1. A person shows you a bag that has one red ball. He then adds another ball, which has a 50/50 chance of being either red or green. He then randomly takes out a ball, and it turns out to be red. What is the probability that the other ball is red as well?
  2. A hockey team has 10 games left in the season. The probability that they win each game is 0.4, and are independent of each other. A turnover is defined as occurring when the team goes from a win to a loss, or a loss to a win. What is the probability that the team ends up with one turnover in the last 10 games.
  • $\begingroup$ Do we know the color of the ball in the bag of part 1? $\endgroup$ – A.Sh Dec 14 '15 at 16:51
  • $\begingroup$ Oops, the first line should read: "A person shows you a bag that has one red ball." $\endgroup$ – Richard Yang Dec 14 '15 at 16:52
  • $\begingroup$ In 2. you want "exactly 1 turnover" or "at least 1 turnover"? $\endgroup$ – Jimmy R. Dec 14 '15 at 17:00
  • $\begingroup$ Exactly one turnover. As a bonus, can you find E(turnover)? $\endgroup$ – Richard Yang Dec 14 '15 at 17:02

For 1. Denote with $R_2$ the event that the added ball was red (then $R^c_2$ is the complementary event, that the second ball was green) and with $D$ the event that the ball you draw is red. Then we want to calculate $P(R_2 \mid D)$ We have by Bayes' rule that $$P(R_2 \mid D)=\frac{P(D\mid R_2)P(R_2)}{P(D)}=\frac{1\cdot \frac12}{P(D)}$$ Now, we can calculate $P(D)$ with the Law of total probability $$P(D)=P(D\mid R_2)P(R_2)+P(D\mid R_2^c)P(R_2^c)=1\cdot\frac12+\frac12\cdot\frac12=\frac34$$ Hence $P(R_2 \mid D)=\frac{\frac12}{\frac34}=\frac23$

For 2. We want exactly 1 turnover. Let's take first the case that the turnover occurs as WL (win then loss). This can happen in the following ways:

  1. Matches $1$ and $2$ and then all loses. String: (WL)LLLLLLLL.
  2. In the middle. It must be precented by a win and followed by a loss (otherwise more turnovers will occur). String: ...W(WL)L... This can occur in places $(2,3),(3,4),\ldots,(8,9)$, i.e. starting in matchday $2, 3, 4, \ldots, 8$. ($7$ possibilities).
  3. Matches $9$ and $10$ and before all wins. String: WWWWWWWW(WL).

The first string has probability $0.4\cdot0.6^9$ the other $7$ strings different probabilities which are $0.4^k\cdot0.6^{10-k}$ for $k=2,3,\ldots 8$ and the last string $0.4^9\cdot0.6^1$. So, the total probability of this scenario is $$\sum_{k=1}^{9}0.4^k\cdot0.6^{10-k}=0.6^{10}\sum_{k=1}^{9}\left(\frac{2}{3}\right)^k=0.6^{10}\cdot\left(\frac23\frac{1-(2/3)^{9}}{1-(2/3)}\right)=2\cdot0.6^{10}\left(1-(2/3)^9\right)$$ The summation was simplified by the formula of the geometric sum $$\sum_{k=1}^{n}p^k=p\frac{1-p^{n}}{1-p}$$ for $|p|\neq 1$. Here $p=2/3$.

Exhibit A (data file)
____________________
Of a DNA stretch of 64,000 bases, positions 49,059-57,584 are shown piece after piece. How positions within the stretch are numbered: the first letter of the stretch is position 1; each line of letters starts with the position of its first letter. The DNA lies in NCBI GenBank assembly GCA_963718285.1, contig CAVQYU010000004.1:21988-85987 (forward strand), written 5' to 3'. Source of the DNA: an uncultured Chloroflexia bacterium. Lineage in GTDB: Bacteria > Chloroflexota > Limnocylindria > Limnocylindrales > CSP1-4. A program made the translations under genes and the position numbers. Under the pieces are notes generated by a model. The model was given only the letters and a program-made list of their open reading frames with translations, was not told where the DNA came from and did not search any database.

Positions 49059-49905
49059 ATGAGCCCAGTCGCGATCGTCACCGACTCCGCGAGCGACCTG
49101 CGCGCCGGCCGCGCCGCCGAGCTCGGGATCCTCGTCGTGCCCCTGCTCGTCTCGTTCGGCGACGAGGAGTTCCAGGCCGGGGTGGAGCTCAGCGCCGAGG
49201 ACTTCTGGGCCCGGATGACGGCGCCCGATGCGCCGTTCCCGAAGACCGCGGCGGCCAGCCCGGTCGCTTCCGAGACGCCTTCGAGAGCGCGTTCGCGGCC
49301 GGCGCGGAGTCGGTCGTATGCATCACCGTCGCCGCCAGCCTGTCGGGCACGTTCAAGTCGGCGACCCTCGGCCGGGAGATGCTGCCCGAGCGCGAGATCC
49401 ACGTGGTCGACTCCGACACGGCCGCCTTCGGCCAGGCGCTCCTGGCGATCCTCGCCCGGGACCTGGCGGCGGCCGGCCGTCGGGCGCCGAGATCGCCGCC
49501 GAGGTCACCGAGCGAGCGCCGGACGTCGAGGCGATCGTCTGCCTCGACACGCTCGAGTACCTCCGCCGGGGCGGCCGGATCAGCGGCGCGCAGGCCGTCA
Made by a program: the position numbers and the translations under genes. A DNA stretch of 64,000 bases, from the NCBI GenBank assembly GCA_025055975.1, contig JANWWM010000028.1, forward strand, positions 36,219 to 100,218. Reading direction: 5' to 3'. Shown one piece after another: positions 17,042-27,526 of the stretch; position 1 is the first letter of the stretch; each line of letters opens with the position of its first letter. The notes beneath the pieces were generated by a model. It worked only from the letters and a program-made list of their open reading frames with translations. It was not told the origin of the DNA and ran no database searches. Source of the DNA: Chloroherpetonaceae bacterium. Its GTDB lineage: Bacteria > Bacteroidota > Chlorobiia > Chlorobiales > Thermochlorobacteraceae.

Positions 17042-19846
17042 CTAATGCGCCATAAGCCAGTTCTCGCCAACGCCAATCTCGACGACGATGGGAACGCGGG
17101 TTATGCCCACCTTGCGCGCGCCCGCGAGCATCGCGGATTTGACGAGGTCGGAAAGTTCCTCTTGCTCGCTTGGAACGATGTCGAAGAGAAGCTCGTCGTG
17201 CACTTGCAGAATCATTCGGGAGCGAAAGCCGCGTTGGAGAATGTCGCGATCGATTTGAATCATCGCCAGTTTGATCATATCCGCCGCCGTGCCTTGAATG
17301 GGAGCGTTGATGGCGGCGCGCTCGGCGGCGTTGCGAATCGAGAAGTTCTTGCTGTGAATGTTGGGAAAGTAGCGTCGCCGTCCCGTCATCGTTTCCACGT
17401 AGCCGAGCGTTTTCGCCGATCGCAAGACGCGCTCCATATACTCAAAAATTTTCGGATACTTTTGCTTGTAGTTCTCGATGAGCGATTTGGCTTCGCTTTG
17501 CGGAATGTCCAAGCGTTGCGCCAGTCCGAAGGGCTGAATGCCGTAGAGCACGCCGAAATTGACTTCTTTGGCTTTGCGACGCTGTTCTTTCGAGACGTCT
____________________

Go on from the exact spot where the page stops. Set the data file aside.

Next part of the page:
Repeat for the case that the turnover occurs as LW, which due to symmetry gives the same probability. So, the result (the probability of exactly $1$ turnover) is given by $$2\sum_{k=1}^{9}0.4^k\cdot0.6^{10-k}=4\cdot0.6^{10}\left(1-(2/3)^9\right)\approx 0.02356$$

  • $\begingroup$ This is where I get confused. I understand the use of Baye's rule, but aren't the individual probabilities different depending on which ball (red or green) is added? Just to clarify as well, P(D) is the probability that the first ball drawn is red, and P(R2) is the probability that the second ball drawn is red. $\endgroup$ – Richard Yang Dec 14 '15 at 17:16
  • $\begingroup$ We use conditional probabilities $P(A \mid B)$ and they take into account these differences. Now, $P(D)$ is the probability that the single ball that is drawn is red (there is no first and second drawn) and $P(R_2)$ is the probability that the added ball is red. $\endgroup$ – Jimmy R. Dec 14 '15 at 17:19
  • $\begingroup$ Ah I finally understand. Could we solve it another way that's a big easier by just listing the possible outcomes and then finding the ones that fit? Ex: Original red ball drawn, other red ball remains Added red ball drawn, original red ball remains Original red ball drawn, added green ball remains Therefore 2/3 of the events have 2 red balls drawn. Or is this just a coincidence $\endgroup$ – Richard Yang Dec 14 '15 at 17:30
  • $\begingroup$ No, it is not a coincidence. You certainly can do it the way you propose. It works well because the "list" of possible outcomes is short. It would work anyway, but sometimes listing all possible outcomes is not so easy. $\endgroup$ – Jimmy R. Dec 14 '15 at 17:40
  • $\begingroup$ For question 2, how exactly did you simplify the summation? I got lost. Also, wouldnt the two probabilities be the same? Since WWWWWWWWWL is the same probability as LWWWWWWWWW but backwards in sequence. How would you find the expected value of E(T) without having to solve for all values of T? $\endgroup$ – Richard Yang Dec 14 '15 at 18:34

For the second question, observe that once a turnover happens, the last outcome must be repeated until the last game (e.g. If a team won before the turnover, then the turnover is a loss, and the team loses each subsequent game, or else there would be another turnover). Also note that a turnover cannot happen on the first game.

Denote the sequence of outcomes by a string of W's and L's, representing wins and losses. The sequences we are looking for take the form WLLLLLLLLL (1W, 9L), WWLLLLLLLL (2W, 8L), ..., WWWWWWWWWL (9W, 1L), and LWWWWWWWWW (1L, 9W), LLWWWWWWWW (2L, 8W), ..., LLLLLLLLLW (9L, 1W).

The probability of a given sequence is $P(W)^{\text{Number of wins}}*P(L)^{\text{Number of losses}}$. So the probability that any of these sequences occurs is $\sum_{k=1}^9 2(0.4)^k(0.6)^{10-k}$.


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